China joined the World Trade Organization in 2001.

3.) South China Sea

Late last year, China expanded artificial islands and seized an unmanned underwater drone belonging to the U.S. Navy in the South China Sea.

“The United States will certainly continue to fly and sail where international law allows. I would not be surprised if that came up in conversation,” a senior White House official told reporters. “It’s no secret that the president was disturbed by activities that took place under the last administration. He and his Cabinet members have been on the record as saying that has got to stop.”

This is again a matter in which the Obama administration allowed China to show too much assertiveness, Fleitz noted.

“China will look at American leadership. The lack of leadership has been very destructive,” Fleitz said.

4.) Religious Freedom and Human Rights

Fleitz also said that Trump should make a strong statement about China’s mistreatment of the Uyghur community in Xinjiang, which human rights groups have criticized.

He said there are several issues to address specifically, but hopes Trump speaks broadly about China’s abysmal human rights record in the meeting.

A White House official said this will likely come up.

“I’m not going to pre-speak the president’s talking points, but human rights are integral to who we are as Americans,” the senior official said. “It is the reason we have alliances at the end of the day, one of the reasons, other than they serve our security and prosperity here at home. Human rights issues I would expect will continue to be brought up in the relationship.” (For more from the author of “4 Issues Trump Will Likely Confront Chinese Leader About” please click HERE)

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Women’s Rights Activist Slam UN Agency’s Support of China’s Forced Abortions

. . .One of [WRWF Founder and President, Reggie Littlejohn,] recommendations regarding how the UN can help the women and babies of China is by investigating UNFPA’s activities in China, demanding transparency, and in the case of a lack of cooperation, defunding UNFPA. Littlejohn states: “The United States Secretary of State should investigate and evaluate UNFPA’s activities in China, and the President should de-fund them under the Kemp-Kasten Amendment, which ‘prohibits funding for any organization or program that, as determined by the President, supports or participates in the management of a program of coercive abortion or involuntary sterilization.’”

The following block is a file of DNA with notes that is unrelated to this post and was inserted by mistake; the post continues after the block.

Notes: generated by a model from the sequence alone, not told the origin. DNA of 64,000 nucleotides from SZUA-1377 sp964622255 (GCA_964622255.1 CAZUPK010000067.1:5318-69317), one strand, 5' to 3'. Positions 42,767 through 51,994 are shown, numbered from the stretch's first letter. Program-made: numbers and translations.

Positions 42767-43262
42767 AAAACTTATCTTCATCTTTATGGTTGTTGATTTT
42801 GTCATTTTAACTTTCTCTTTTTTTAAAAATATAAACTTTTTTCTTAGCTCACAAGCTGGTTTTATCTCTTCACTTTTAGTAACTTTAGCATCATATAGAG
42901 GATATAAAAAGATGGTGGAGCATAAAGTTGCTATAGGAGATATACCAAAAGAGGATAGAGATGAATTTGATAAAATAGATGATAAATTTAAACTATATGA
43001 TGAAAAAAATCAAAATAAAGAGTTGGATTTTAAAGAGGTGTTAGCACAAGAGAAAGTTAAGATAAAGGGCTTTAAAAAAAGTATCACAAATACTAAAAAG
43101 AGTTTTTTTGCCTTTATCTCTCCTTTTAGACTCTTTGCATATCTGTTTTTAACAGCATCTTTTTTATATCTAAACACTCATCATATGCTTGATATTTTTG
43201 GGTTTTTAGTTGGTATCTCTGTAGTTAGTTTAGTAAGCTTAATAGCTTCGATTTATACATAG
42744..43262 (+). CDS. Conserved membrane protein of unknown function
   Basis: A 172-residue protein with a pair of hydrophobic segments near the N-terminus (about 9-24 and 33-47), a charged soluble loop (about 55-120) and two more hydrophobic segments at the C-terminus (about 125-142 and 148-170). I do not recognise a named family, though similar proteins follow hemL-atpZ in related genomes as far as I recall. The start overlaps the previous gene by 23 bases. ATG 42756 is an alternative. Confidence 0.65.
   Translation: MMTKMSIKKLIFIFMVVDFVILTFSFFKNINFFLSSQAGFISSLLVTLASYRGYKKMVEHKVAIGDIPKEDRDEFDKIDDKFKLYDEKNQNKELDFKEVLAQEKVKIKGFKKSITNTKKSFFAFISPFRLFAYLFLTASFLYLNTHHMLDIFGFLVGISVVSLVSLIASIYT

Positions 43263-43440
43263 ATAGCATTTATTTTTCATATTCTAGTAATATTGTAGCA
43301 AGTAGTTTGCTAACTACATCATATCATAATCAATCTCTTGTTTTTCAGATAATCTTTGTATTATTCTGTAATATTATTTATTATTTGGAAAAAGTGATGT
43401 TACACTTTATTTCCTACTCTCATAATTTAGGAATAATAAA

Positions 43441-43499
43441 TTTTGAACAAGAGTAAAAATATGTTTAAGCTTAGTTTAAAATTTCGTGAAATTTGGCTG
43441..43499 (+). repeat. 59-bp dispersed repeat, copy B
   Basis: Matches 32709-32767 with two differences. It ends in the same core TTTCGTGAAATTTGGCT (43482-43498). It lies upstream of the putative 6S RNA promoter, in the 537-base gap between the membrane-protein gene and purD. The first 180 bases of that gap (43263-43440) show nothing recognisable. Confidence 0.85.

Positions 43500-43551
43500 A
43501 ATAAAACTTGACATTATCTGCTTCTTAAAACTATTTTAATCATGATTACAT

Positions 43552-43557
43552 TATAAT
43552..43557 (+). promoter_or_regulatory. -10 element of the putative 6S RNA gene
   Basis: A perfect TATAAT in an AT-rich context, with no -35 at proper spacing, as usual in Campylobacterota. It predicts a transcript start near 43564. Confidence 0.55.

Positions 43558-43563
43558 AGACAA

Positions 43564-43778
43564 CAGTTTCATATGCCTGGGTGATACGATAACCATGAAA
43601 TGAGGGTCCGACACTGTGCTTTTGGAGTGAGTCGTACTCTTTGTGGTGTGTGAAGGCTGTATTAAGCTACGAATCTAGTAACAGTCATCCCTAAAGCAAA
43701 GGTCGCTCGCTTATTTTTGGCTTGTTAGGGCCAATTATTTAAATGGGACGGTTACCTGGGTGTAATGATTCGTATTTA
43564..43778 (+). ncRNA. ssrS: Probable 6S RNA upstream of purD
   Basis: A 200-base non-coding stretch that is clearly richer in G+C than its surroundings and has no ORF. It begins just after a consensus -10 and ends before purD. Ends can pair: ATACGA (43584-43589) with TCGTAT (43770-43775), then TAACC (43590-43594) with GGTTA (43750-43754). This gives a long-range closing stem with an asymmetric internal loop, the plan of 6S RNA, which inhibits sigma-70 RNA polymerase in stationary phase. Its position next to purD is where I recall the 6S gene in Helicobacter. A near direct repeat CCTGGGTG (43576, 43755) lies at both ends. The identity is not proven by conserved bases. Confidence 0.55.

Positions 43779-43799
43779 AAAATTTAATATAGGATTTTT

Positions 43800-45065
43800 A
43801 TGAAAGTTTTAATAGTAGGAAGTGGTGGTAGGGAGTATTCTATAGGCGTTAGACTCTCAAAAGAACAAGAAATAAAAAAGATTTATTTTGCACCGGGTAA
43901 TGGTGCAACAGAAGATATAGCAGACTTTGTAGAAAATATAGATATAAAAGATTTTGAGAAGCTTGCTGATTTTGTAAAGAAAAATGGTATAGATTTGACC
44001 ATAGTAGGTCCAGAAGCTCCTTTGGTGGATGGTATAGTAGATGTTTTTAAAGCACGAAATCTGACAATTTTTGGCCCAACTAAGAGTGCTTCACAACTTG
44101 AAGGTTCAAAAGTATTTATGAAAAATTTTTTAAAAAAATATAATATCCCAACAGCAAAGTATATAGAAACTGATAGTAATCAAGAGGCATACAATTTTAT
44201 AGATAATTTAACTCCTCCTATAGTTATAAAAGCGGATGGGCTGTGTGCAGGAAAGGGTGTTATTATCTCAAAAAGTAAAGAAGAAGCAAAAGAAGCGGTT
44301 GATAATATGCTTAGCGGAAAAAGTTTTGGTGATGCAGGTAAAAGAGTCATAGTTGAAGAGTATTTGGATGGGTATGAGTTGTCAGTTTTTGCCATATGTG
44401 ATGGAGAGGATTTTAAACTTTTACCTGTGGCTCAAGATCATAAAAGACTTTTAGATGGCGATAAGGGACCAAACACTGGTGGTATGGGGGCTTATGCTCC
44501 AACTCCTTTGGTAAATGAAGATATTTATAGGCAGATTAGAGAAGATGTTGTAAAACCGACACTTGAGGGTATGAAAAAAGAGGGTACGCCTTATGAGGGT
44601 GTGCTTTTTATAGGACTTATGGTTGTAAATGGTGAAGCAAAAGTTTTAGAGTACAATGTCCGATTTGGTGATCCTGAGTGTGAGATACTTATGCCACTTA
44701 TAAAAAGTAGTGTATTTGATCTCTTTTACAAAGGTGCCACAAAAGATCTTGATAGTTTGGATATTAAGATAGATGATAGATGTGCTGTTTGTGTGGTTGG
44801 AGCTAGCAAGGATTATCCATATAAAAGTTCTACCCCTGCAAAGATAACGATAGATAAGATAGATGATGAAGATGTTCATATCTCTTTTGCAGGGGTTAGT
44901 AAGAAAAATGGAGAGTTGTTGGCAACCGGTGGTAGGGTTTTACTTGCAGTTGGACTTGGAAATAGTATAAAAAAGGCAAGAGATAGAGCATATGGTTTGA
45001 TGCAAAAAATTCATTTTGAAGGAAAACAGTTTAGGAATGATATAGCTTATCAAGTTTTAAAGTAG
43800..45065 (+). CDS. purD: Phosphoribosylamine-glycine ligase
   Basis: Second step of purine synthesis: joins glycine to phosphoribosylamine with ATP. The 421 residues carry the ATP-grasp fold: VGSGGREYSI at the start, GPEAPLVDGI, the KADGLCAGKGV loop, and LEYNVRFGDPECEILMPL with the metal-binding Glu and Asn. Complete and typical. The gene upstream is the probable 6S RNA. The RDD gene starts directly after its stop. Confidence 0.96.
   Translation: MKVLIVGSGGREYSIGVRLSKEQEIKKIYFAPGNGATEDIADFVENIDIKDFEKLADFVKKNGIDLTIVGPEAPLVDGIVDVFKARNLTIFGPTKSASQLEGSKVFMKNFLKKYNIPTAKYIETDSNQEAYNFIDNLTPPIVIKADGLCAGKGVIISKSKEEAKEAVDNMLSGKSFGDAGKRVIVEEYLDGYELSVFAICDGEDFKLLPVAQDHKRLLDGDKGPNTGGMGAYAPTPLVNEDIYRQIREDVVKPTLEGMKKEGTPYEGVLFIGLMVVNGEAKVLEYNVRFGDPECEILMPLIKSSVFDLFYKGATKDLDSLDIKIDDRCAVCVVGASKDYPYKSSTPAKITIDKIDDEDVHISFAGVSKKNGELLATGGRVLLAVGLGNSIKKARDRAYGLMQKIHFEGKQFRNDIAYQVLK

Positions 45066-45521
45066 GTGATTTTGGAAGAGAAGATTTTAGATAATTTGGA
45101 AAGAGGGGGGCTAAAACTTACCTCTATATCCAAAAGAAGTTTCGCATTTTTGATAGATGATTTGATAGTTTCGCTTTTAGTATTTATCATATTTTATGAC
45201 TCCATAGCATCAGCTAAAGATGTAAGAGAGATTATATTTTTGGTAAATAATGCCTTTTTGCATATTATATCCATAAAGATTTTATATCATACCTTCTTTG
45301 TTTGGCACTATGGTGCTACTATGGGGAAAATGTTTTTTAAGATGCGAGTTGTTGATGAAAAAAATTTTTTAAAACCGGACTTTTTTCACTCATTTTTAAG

“UNFPA has been found to be complicit with coercive population control in China in the past, and I have no doubt that any unbiased investigation would find them complicit again. I have long advocated for the defunding of UNFPA. The U.S. cut off funding to UNFPA in 2002 because an investigation, headed by then Secretary of State Colin Powell, found that UNFPA was complicit with the Chinese Family Planning officials in coercive implementation of China’s one-child policy. The Obama administration restored this funding. The UNCSW – as the advocate for women’s rights within the United Nations – should press relentlessly on the UNFPA to be fully transparent and accountable regarding its ‘family planning’ activities in China. I believe that any independent, unbiased investigation into UNFPA’s activities in China will lead to the inescapable conclusion that they are complicit with China’s population control practices, which include forced abortion and involuntary sterilization. To the extent that the global community is funding the UNFPA, the blood of Chinese women and babies is on our hands.” (Read more from “Women’s Rights Activist Slam UN Agency’s Support of China’s Forced Abortions” HERE)